Artemisinin is the main component of the current antimalarial treatments recommended by the World Health Organisation (WHO). Resistance to artemisinin is not new and has been reported in South-East Asia for more than a decade. Scientists have been monitoring the geographical distribution of artemisinin resistance since 2014, but they only recently observed a drug-resistant strain of the malaria parasite in Africa.

The research is available at Nature Medicine. Scientists analysed blood samples from patients in Rwanda and found a mutation of the parasite, resistant to artemisinin, in 7.4% of patients at one of the health centres they monitored. The findings represent a setback to the progress in the fight against malaria so far. In 2018, African countries reported 93% of the malaria cases worldwide (WHO).

Insects are at the leading edge of gene drive research, given their rapid reproduction and lots of offspring. Scientists are evaluating the possibility of using the technology to solve numerous challenges caused by them, including stopping invasive insects from destroying native ecosystems and making mosquitoes immune to the malaria parasite.

A recent article from The Conversation explores a few potential gene drive applications, simultaneously recognizing that the technology still raises some concerns. Uncertainty regarding its impacts in nature, ethical issues, and the lack of clarity on who should develop the technology and for what purposes are some of the red flags often raised. The article responds to each of them, emphasizing the importance of research and case-by-case risk assessment to guarantee informed decision-making and protect society from potential negative impacts.

The World Economic Forum (WEF) will host an online roundtable with representatives from the Asian private sector to discuss experiences and lessons learned in the efforts to support the fight against COVID-19 and malaria in the region. The objective is to inspire other businesses to act and foster partnerships between the private sector and the health community. The event, to take place on July 28, will gather members of the M2030 – a group of businesses, foundations and health organizations committed to eliminating malaria by 2030 founded by Asia Pacific Leaders Malaria Alliance.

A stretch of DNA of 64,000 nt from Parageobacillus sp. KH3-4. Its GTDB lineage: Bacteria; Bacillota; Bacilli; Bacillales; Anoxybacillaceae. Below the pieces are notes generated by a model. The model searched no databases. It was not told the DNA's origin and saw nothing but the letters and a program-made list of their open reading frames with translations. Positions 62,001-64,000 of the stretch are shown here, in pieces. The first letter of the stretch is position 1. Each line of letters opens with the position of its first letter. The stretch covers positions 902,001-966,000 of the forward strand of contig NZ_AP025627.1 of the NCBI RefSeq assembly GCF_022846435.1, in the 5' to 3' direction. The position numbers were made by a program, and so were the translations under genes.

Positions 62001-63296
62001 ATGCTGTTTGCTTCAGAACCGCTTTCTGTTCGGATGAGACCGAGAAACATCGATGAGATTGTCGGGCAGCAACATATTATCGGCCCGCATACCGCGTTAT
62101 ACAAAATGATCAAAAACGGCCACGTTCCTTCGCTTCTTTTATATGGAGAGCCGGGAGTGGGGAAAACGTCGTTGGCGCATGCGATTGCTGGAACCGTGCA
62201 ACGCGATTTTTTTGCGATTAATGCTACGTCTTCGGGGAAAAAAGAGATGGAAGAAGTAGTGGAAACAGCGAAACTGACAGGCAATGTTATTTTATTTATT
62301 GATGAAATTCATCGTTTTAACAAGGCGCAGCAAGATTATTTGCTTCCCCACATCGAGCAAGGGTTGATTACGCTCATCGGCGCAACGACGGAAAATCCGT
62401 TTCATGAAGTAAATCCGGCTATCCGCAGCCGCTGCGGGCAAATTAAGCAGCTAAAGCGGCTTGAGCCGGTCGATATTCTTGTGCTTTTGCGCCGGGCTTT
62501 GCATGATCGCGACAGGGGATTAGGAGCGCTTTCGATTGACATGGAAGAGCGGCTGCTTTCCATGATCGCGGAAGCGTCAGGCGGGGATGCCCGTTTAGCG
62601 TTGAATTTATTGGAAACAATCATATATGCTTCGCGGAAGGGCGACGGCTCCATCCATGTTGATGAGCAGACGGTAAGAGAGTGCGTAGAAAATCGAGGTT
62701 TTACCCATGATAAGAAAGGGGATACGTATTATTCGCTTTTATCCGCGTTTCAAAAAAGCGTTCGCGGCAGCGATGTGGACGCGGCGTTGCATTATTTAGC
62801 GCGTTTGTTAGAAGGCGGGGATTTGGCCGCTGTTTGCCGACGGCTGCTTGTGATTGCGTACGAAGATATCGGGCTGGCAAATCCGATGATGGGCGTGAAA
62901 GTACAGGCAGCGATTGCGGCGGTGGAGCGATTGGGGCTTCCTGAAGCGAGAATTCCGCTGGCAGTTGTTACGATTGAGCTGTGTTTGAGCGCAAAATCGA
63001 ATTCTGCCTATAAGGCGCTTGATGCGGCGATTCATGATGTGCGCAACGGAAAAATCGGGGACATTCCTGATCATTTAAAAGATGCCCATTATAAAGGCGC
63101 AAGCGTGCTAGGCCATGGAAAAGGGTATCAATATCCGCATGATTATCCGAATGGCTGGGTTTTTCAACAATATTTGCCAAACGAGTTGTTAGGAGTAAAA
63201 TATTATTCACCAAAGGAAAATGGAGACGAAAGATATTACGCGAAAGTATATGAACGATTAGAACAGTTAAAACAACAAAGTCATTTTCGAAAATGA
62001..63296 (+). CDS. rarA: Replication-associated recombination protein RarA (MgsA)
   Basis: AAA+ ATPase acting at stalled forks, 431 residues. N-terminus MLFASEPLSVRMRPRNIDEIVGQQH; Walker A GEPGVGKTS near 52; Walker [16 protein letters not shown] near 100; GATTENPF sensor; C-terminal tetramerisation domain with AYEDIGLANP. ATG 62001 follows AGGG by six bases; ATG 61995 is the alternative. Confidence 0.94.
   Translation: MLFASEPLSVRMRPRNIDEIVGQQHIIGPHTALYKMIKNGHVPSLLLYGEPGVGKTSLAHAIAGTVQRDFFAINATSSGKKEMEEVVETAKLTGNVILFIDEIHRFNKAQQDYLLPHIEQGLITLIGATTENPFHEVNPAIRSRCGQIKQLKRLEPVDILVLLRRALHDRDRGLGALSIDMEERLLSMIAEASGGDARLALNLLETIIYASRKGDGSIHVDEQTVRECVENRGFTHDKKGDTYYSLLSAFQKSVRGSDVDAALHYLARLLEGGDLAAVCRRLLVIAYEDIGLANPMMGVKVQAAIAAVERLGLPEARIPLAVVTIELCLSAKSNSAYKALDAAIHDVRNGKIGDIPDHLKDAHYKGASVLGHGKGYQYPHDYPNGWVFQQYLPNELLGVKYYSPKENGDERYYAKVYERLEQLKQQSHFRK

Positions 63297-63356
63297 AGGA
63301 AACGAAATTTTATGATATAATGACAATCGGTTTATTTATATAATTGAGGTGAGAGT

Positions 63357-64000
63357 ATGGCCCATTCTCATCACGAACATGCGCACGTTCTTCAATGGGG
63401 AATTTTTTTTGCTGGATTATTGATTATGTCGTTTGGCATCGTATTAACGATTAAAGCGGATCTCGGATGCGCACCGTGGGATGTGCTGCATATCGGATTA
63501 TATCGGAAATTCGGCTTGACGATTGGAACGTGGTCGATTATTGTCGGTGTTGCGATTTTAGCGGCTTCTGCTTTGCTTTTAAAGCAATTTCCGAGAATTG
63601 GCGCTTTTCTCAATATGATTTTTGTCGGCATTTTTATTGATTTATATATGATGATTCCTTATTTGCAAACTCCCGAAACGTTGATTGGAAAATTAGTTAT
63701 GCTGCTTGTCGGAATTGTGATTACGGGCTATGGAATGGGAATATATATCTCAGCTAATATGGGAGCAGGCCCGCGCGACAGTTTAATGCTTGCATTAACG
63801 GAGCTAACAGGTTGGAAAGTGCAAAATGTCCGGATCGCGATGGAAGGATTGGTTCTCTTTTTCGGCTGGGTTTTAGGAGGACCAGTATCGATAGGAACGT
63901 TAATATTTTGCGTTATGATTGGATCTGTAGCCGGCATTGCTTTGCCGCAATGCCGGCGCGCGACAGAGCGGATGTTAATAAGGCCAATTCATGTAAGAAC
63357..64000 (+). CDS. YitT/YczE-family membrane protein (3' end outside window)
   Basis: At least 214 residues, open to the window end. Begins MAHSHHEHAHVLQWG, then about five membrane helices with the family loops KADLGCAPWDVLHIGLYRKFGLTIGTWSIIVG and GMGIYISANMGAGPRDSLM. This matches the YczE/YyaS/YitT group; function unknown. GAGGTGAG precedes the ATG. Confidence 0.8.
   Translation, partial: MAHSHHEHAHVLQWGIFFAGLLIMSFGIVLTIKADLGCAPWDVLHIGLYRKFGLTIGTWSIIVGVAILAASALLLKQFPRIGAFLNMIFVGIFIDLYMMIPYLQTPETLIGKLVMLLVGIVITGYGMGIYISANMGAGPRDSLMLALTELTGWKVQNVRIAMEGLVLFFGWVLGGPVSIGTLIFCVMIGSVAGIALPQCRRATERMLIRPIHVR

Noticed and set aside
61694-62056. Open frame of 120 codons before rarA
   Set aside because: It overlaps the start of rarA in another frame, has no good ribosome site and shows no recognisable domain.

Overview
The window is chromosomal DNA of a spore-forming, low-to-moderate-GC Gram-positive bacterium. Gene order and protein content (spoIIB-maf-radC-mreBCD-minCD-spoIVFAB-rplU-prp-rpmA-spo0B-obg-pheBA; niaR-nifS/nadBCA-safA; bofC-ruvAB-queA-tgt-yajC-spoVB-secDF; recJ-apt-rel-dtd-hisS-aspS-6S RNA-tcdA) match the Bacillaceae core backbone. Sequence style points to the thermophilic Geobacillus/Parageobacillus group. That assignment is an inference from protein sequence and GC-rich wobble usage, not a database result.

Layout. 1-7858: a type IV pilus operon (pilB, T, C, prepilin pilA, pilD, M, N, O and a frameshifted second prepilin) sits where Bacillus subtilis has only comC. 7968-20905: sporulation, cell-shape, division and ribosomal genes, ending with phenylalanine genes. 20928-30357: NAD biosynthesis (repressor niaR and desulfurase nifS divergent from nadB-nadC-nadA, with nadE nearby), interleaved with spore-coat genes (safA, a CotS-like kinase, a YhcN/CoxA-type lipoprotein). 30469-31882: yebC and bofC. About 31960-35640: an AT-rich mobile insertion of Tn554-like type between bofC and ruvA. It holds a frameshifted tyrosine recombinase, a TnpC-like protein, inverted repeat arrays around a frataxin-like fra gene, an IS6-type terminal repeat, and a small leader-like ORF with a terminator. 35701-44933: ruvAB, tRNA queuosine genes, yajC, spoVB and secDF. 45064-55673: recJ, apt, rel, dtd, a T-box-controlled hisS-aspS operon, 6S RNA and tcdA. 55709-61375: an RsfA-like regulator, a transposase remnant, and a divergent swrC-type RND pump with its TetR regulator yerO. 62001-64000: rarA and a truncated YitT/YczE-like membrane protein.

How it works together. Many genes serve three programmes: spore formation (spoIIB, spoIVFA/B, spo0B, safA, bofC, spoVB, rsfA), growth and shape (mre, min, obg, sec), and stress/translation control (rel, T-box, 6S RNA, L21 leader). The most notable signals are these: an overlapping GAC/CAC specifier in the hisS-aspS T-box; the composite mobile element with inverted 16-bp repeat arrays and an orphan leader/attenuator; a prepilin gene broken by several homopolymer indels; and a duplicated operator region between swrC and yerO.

Screwworms once killed millions of dollars’ worth of cattle a year by finding their way into these animals through any opening in their skin. These flesh-eating worms named C. hominivorax can infect any living, warm-blooded animal, including pets and humans.

In the 1950s, ranchers urged the United States Department of Agriculture to act, leading to a multidecade effort to get the country free of screwworms. WW2 had just ended; the world already knew the horrific impact radiation could have on human and tissue cells. Would radiation be able to sterilize screwworms? Scientists discovered that it could.

Join the Asia Pacific Leaders Malaria Alliance (APLMA) and the Asia Pacific Malaria Elimination Network on the launch of APLMA Leaders’ Dashboard 2019. The online event, to take place on July 16, will highlight the progress made towards malaria elimination in the Asia Pacific region over the past decade. Speakers will also discuss key policy challenges that countries can address to accelerate elimination.

If you want to join, register here!